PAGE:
When the truck does need power, there’s plenty: a 42-horsepower increase over the V-6 in the outgoing model, with up to 265 foot-pounds of peak torque. The six-speed automatic transmission provides two large overdrive gears for the highway, boosting gas mileage during high-speed cruising to 23 miles-per-gallon.
The transmission is well matched to the engine, progressing smoothly through the gears with no noticeable shift shock during normal driving conditions. During my recent test drive in Phoenix, the Tacoma proved a willing partner on our city’s crowded surface streets and highways, with excellent power for merging into high-speed traffic and good steering response from the power rack-and-pinion system. The turning circle is rather large, but that’s to be expected from a truck with a 127.4-inch wheelbase.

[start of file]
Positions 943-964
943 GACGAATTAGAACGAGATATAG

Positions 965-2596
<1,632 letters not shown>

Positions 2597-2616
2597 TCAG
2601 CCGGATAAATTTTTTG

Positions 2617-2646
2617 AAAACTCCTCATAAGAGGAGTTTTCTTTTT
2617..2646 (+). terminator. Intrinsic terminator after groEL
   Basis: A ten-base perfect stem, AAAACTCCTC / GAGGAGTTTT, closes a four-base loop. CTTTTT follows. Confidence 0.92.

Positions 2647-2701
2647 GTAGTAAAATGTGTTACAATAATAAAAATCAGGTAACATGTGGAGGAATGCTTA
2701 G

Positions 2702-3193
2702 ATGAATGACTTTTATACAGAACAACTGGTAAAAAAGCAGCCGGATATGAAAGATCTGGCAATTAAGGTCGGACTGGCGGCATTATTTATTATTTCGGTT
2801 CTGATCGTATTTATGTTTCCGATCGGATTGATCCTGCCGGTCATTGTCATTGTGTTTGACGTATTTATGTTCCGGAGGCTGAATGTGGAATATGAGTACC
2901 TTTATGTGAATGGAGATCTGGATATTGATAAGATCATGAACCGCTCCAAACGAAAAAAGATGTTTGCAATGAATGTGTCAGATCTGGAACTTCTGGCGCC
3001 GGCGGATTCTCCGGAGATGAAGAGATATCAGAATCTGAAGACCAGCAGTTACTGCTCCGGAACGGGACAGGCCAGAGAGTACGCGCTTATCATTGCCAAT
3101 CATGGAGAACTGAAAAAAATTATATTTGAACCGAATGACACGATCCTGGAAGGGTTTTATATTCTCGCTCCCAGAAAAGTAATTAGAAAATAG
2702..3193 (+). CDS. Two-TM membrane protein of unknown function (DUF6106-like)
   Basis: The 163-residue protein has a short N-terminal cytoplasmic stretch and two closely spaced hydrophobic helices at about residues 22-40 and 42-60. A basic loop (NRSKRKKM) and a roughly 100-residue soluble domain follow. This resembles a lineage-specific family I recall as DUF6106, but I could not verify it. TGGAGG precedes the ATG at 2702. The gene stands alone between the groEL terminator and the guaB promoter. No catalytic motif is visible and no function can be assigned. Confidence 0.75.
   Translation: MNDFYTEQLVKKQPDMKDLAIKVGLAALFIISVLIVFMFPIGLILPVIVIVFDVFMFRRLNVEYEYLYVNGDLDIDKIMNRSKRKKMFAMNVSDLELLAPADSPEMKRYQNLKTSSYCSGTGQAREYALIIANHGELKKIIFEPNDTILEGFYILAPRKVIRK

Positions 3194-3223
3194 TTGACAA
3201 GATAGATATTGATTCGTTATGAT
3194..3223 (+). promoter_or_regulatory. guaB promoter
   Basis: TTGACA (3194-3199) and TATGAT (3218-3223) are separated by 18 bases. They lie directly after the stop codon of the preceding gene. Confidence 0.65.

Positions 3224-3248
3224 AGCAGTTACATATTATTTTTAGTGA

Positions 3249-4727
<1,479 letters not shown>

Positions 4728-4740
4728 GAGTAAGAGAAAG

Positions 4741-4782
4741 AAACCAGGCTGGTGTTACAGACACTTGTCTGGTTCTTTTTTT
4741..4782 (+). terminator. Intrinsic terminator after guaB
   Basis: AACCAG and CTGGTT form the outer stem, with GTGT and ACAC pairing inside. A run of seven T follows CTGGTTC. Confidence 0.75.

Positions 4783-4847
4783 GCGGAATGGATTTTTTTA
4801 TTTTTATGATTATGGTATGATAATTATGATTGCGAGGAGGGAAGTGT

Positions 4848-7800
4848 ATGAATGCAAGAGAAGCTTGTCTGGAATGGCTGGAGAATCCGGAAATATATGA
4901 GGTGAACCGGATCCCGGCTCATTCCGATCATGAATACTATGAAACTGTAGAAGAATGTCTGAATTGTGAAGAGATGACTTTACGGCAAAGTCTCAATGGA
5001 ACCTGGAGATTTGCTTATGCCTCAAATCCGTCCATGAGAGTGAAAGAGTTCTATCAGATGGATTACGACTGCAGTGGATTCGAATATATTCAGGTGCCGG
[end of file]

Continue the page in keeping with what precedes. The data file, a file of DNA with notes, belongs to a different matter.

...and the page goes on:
The suspension continues to consist of a compact double wishbone setup in front and leaf springs in the back. The leaf springs make for a slightly harsher ride on the highway but work better for towing applications.
Plenty of room for active families
The advantage of double cab configurations is interior space. If you want to be able to put your bicycle inside the truck on a rainy day, buy the double cab. Rear seats fold flat in a 60/40 pattern to create a cargo floor with additional stowage under the seats.
When in place, the second row can comfortably accommodate two adults, with a good amount of legroom. The access cab compromises legroom in order to keep the cab shorter.